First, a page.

In the days following the election, there has been a spike in reports of hate crimes against minorities and women. Across the country, there is a sense of fear among communities of color about whether they will be targeted next, either by those emboldened by Donald Trump's divisive rhetoric, or by the campaign policies he has indicated he would honor.
Among those who have questioned their place in "Trump's America" is Pepsi Co. CEO and Chairman Indra Nooyi, who was a Clinton supporter. In a conversation with the New York Times, Nooyi recalled the anxiety she saw in those around her after Trump's win, particularly from minorities and women. She also challenged Trump on his comments about grabbing women's genitals.
"Forget about the Pepsi brand. How dare you talk about women that way? Why do we talk that way about a whole group of citizens? I don't think there's a place for that kind of language in any part of society — not in locker rooms, not in football players' homes, not in any place," Nooyi said.
Her comments enraged many Trump supporters who called for a boycott of Pepsi products, saying they were switching to drinking Coca Cola instead. The criticisms lobbied at Nooyi included slurs against her ethnicity, following the pattern of abuse favored by many in the alt-right movement.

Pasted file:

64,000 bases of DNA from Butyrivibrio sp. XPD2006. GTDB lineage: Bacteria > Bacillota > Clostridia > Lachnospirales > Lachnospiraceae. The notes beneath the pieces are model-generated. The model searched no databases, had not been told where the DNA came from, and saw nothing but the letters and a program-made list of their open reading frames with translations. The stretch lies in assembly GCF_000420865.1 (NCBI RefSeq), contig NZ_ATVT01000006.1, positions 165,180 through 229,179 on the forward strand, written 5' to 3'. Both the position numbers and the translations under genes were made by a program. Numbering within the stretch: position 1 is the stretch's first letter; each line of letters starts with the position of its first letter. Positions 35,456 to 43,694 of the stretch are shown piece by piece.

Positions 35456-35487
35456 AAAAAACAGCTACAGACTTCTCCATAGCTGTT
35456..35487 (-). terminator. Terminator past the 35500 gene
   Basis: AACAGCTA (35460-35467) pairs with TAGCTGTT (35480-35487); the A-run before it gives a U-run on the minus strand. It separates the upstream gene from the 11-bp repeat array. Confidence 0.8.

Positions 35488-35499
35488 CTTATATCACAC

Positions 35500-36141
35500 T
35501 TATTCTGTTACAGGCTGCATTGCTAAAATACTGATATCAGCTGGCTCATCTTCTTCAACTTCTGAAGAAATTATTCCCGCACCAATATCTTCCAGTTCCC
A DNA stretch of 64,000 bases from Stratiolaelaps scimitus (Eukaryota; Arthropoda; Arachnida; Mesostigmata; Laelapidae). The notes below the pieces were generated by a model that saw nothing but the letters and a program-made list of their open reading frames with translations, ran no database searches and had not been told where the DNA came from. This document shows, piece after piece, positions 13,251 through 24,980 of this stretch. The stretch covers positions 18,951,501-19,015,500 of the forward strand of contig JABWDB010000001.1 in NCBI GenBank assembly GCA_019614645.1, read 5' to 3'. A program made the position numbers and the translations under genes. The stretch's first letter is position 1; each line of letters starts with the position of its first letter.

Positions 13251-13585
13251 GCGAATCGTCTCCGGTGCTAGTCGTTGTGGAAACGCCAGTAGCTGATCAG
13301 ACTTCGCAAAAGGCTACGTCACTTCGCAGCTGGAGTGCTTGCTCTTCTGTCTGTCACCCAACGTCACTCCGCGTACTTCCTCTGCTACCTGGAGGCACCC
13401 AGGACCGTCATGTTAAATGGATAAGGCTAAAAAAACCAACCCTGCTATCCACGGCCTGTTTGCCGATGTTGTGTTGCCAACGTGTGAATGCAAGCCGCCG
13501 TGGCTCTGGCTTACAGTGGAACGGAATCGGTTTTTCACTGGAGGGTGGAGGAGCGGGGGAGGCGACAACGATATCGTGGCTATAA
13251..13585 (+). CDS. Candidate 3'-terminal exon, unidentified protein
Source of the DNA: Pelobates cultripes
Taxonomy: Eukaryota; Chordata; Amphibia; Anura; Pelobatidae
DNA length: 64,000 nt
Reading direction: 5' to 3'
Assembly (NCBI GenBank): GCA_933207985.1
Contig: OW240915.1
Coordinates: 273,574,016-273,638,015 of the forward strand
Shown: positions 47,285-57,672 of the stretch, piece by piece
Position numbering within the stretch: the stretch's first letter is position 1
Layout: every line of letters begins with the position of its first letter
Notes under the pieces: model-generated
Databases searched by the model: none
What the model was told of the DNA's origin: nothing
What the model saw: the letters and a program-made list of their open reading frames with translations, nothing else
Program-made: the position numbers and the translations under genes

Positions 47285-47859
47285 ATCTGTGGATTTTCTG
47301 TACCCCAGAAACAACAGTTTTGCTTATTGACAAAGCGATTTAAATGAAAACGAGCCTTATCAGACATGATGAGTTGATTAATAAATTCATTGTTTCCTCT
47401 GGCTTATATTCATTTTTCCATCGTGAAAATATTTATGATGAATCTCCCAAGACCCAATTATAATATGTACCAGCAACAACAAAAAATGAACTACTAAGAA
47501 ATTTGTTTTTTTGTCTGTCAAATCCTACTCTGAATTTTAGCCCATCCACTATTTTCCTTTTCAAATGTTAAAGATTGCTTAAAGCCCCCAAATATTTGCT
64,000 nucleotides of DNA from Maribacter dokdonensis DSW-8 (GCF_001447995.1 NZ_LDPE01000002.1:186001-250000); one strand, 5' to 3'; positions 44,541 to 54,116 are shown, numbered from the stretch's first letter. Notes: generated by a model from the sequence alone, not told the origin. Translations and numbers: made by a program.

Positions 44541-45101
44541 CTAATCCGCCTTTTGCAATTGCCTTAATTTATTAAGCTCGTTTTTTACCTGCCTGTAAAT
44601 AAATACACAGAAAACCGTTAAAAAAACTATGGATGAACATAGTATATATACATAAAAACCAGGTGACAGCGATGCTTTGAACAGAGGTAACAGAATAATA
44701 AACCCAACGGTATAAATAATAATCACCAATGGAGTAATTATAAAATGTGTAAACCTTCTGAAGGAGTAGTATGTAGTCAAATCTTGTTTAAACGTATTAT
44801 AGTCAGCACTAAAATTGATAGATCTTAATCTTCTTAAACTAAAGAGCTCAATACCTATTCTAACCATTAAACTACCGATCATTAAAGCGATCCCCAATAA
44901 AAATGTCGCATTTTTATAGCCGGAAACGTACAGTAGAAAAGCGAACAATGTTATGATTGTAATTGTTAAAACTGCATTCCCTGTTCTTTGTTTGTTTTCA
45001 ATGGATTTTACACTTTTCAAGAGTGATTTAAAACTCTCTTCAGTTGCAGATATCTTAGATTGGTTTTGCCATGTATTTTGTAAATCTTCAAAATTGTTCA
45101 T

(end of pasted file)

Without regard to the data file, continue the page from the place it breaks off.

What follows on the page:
Pledges to start drinking Coca Cola instead are perhaps more than a little counterproductive to the message they intended to send to Nooyi. Coca Cola worked in close conjunction with the Clinton Foundation in the past, and there were reports that the Clinton campaign considered the CEOs of some corporations as her running mate, including Coca Cola's.
Earlier this month, Trump supporters similarly called for a boycott of Chobani yogurt after reports that its founder, Kurdish immigrant Hamdi Ulukaya, employed refugees at his company and created a refugee advocacy foundation.
Boycotting a company for ideological differences is one thing — many liberals are boycotting New Balance, which Neo-Nazis declared the brand "Official shoes of the white people" — but doing so to oppose their support for immigrants and refugees fails to take into account the realities of this country.
Immigrants are ingrained in American culture — Pepsi Co., Coca Cola and Chobani are three large American companies headed by people of color, two of whom are immigrants themselves — and their fears and hopes are as valuable in American society as any other group's.